Having Healthy Expectations

3 Tips to Help Your Kids Balance High Hopes With Reality

1️⃣ Model flexibility with the phrase “I hope…but if...”

Having expectations is a good thing. Being rigidly attached to those expectations creates stress and disappointment. You can help your kid learn how to tolerate disappointment in the moment, but you set yourself up for success even more when you accept ahead of time the possibility that things may not work out the way you hope.

This doesn’t mean lowering your expectations. It means reminding yourself that things may not happen the way you expect, and that’s OK. 

A good way to start is by modeling. You can say things like: 

“I hope there won’t be any traffic. But if there is, we can handle being a few minutes late.”

“I hope it’s not too late to get tickets for that movie I wanted to see. But if it is, I can catch it on streaming.” 

Then you can prompt your kid to think about expectations this way when they’re preparing for a school day, or excited for a holiday, or going to a friend’s house. What do you hope, and what’s true even if it doesn’t work out the way you planned?

2️⃣ Acknowledge when expectations aren’t met, and move on.

Like most things, dealing with unmet expectations is a matter of balance. Ruminating on disappointments for too long isn’t helpful or healthy.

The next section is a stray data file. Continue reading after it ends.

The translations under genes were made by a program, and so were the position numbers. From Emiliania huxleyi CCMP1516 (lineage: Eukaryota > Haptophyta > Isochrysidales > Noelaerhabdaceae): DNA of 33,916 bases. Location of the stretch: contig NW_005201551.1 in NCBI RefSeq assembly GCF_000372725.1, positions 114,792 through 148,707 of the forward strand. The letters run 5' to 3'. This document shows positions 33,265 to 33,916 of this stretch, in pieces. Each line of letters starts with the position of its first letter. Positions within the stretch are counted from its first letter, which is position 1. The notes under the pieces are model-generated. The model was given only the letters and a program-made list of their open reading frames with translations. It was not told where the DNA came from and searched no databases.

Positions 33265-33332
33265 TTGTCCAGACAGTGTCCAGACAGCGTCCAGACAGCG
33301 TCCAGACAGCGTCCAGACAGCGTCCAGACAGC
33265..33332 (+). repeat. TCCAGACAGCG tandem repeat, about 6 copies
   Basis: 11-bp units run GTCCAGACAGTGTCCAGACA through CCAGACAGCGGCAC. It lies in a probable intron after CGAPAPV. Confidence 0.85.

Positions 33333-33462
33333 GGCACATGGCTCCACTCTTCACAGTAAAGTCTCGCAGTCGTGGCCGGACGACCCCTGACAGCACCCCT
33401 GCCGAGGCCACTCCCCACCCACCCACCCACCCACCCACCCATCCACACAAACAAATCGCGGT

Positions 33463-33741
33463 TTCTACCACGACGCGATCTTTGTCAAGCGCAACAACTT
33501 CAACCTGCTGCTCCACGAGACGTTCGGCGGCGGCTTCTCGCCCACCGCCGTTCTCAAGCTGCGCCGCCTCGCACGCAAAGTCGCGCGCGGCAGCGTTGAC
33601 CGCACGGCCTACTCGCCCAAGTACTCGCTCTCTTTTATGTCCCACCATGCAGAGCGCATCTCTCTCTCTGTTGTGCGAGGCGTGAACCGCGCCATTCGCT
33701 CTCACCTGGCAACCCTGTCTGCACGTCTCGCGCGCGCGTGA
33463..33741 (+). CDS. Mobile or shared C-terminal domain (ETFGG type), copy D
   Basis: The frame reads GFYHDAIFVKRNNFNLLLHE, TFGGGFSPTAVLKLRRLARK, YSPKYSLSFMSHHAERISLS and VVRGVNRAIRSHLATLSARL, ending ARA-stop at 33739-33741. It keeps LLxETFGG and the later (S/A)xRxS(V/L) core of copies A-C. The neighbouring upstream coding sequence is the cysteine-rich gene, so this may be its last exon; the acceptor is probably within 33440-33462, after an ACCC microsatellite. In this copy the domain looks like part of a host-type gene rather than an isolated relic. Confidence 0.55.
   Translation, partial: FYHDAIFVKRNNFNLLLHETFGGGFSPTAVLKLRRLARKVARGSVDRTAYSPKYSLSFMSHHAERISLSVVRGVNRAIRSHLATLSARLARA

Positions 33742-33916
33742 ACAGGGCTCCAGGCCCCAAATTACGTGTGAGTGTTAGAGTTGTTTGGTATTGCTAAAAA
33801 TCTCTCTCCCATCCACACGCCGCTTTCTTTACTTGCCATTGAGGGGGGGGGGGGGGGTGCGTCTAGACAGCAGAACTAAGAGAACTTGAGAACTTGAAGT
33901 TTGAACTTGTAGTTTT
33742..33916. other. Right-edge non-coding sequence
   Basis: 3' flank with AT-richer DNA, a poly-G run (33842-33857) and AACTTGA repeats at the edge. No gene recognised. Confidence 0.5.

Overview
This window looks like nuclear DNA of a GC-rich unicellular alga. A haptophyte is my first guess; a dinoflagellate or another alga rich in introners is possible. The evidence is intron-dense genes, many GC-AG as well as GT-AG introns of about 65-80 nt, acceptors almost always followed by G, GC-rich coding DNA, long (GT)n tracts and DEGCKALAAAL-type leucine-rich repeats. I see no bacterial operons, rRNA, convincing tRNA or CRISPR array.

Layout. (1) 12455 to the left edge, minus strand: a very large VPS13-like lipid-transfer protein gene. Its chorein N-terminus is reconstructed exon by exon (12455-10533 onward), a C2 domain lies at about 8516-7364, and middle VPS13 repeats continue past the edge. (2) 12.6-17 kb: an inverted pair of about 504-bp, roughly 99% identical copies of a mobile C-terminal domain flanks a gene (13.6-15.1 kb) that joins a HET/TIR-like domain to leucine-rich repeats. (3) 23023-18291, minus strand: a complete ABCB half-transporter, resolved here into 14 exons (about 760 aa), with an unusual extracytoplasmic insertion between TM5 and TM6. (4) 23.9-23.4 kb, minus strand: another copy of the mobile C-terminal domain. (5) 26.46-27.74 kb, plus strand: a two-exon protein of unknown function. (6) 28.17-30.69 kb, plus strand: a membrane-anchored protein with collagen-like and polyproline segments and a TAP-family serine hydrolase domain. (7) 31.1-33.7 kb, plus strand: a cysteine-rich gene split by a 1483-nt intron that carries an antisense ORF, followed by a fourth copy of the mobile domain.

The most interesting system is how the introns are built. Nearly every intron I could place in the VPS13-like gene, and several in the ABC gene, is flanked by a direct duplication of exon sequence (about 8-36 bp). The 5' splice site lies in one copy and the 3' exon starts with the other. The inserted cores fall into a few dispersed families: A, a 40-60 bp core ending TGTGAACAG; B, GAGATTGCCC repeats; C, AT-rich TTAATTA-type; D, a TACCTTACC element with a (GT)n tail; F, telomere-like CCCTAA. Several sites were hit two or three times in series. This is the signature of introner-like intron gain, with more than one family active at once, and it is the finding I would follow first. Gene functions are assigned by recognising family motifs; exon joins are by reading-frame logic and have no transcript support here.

But neither is looking the other way. Sometimes when we know a kid is disappointed, we try not to mention it. Perhaps because we don’t want to create a bigger reaction, or perhaps because we feel guilty (which we shouldn’t), or perhaps because we feel they shouldn’t be disappointed over something so small.

But in practice this often results in meltdowns, if not immediately, then a delayed one for “no reason” later on. If we don’t have helpful tools to process our disappointment, we’ll find unhelpful ones. Not processing it isn’t really an option. 

When you sense your child is disappointed, you can label that feeling for them. “I can see you’re feeling disappointed. I’m sorry about that.” “That wasn’t the way you wanted things to go.” “I think we both wish that turned out differently.” Give them a chance to share their feelings. 

And then find a way to move on. Suggest an action step, like something to fix the problem, or moving on to something else. As your child gets more practice with this cycle, they’ll start to label these feelings on their own, learn that they’re tolerable and find their own ways to move on. You can cheer for them while they do!

3️⃣ Encourage kids to set their own (high) expectations

Everyone sets expectations for themselves, consciously or subconsciously. Encourage your kid to approach this process consciously, thinking about goals they want to set. Then act as their cheerleader, boosting their sense of what they believe is possible and being relentlessly encouraging when things are tough. Ultimately, goals we choose for ourselves are more effective, and less stress-inducing, than goals others choose for us. 

Some other tips for good expectations:

  • There are multiple ways to meet the expectation.

  • They’re not all-or-nothing. You can feel you’ve made progress without needing to lower the bar.

  • They’re mostly dependent on things in your own control.

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